3.11 EXPLORING FUKUSHIMA: This feature is part of an original Milwaukee Independent editorial series that documented the 13th anniversary of the "Great East Japan Earthquake," tsunami, and nuclear accident, including the conditions of both the people and places that remain affected by the disaster across the Tōhoku region. mkeind.com/exploringfukushima

Otaku tourism has thrived in Japan largely due to the country’s unmatched creativity for producing anime and manga, which have captivated audiences worldwide for decades. Fans flock to various locations around the country, real or inspired, to immerse themselves in the worlds of their favorite characters, seeking a deeper connection to the stories they love.

The coastal city of Ishinomaki in Miyagi Prefecture became synonymous with Japanese popular culture in the Golden Age of the late 1960s to early 1980s, largely due to its association with the legendary manga artist, Shotaro Ishinomori.

Often referred to as the Japanese Stan Lee, Ishinomori has been celebrated over the decades for his vast contributions to the manga and tokusatsu genres, marking his legacy as one of the most prolific artists globally.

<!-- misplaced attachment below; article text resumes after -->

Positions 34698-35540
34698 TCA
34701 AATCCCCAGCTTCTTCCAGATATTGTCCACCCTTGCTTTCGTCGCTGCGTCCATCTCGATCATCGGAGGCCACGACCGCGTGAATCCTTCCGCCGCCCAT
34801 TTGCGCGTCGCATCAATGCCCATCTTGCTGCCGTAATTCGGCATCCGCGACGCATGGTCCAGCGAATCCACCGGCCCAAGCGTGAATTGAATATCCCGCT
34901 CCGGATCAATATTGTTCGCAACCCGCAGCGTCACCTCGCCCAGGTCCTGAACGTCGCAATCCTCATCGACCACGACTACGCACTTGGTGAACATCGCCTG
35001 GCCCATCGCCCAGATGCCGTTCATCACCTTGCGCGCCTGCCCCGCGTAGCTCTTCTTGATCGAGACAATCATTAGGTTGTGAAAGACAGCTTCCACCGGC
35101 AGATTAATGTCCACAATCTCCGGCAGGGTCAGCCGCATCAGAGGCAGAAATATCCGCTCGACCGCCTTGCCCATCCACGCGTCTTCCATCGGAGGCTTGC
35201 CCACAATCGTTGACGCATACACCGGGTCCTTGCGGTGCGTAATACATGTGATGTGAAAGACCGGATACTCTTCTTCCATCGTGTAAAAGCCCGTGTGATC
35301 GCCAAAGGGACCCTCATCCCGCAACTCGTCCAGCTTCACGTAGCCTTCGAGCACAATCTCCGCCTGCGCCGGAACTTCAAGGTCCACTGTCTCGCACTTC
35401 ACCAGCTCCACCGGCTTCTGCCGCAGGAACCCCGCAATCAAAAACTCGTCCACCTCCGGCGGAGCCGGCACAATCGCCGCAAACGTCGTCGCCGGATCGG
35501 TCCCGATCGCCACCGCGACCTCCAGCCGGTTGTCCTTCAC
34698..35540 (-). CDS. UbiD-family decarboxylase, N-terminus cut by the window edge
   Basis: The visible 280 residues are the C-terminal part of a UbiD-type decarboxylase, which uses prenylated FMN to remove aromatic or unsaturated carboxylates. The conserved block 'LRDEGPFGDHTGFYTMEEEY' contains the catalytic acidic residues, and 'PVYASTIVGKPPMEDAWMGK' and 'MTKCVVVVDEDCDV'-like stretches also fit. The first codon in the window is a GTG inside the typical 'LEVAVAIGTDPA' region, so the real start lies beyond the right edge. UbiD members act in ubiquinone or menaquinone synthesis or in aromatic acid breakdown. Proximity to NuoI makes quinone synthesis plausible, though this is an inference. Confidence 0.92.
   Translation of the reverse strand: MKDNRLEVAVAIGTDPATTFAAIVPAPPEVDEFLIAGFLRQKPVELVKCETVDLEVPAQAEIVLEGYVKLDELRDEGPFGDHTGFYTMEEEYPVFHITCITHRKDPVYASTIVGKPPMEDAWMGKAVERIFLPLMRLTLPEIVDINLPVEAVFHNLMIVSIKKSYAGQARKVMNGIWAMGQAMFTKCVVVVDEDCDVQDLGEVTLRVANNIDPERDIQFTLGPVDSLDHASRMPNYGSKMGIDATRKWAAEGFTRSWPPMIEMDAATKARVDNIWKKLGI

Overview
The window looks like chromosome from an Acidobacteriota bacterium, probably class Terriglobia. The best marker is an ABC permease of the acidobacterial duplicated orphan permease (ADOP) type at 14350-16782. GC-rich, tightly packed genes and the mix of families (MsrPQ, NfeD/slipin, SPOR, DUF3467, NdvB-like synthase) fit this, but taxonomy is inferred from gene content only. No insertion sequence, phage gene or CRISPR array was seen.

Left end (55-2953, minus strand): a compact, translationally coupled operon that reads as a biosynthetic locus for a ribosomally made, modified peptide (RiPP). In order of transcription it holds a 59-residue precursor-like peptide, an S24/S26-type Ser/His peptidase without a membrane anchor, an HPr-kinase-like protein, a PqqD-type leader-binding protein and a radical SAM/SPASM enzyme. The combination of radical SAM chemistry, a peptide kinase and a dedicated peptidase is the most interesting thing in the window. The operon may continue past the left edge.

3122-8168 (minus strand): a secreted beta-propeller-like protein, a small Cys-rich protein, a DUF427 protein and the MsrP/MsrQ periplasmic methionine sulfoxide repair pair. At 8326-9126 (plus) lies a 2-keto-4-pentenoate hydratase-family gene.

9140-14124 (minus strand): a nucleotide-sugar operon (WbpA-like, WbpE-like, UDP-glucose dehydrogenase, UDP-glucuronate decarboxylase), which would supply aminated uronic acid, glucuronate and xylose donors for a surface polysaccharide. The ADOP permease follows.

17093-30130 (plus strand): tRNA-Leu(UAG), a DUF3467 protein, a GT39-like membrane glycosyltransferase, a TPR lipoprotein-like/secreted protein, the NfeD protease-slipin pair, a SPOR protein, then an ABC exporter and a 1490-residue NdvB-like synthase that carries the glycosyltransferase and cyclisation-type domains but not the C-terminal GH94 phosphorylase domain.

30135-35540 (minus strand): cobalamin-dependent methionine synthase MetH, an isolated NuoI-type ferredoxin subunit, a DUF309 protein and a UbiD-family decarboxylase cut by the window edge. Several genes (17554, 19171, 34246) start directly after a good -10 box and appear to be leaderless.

Recognized by the Guinness Book of World Records in 2008 for his unparalleled productivity, Ishinomori’s work spans over 120,000 pages, 700 chapters, and more than 2,000 episodes of anime and tokusatsu. His creations, including the legendary “Cyborg 009” and the foundational series for the “Super Sentai” and “Kamen Rider” franchises, have profoundly influenced Japanese media and beyond.

Ishinomori’s legacy continues to inspire and unite the global community, especially in the wake of the devastating March 11, 2011 earthquake and tsunami. On that fateful day, Ishinomaki suffered immense loss when more than 3,000 of its residents were claimed by the disaster.

Among the key figures in the city’s arduous journey to recovery was Seitaro Omori, the general manager of Machizukuri Manbow Company which oversaw the Ishinomori Manga Museum. The museum, dedicated to Ishinomori’s work, became a symbol of hope and a center for community rebuilding efforts.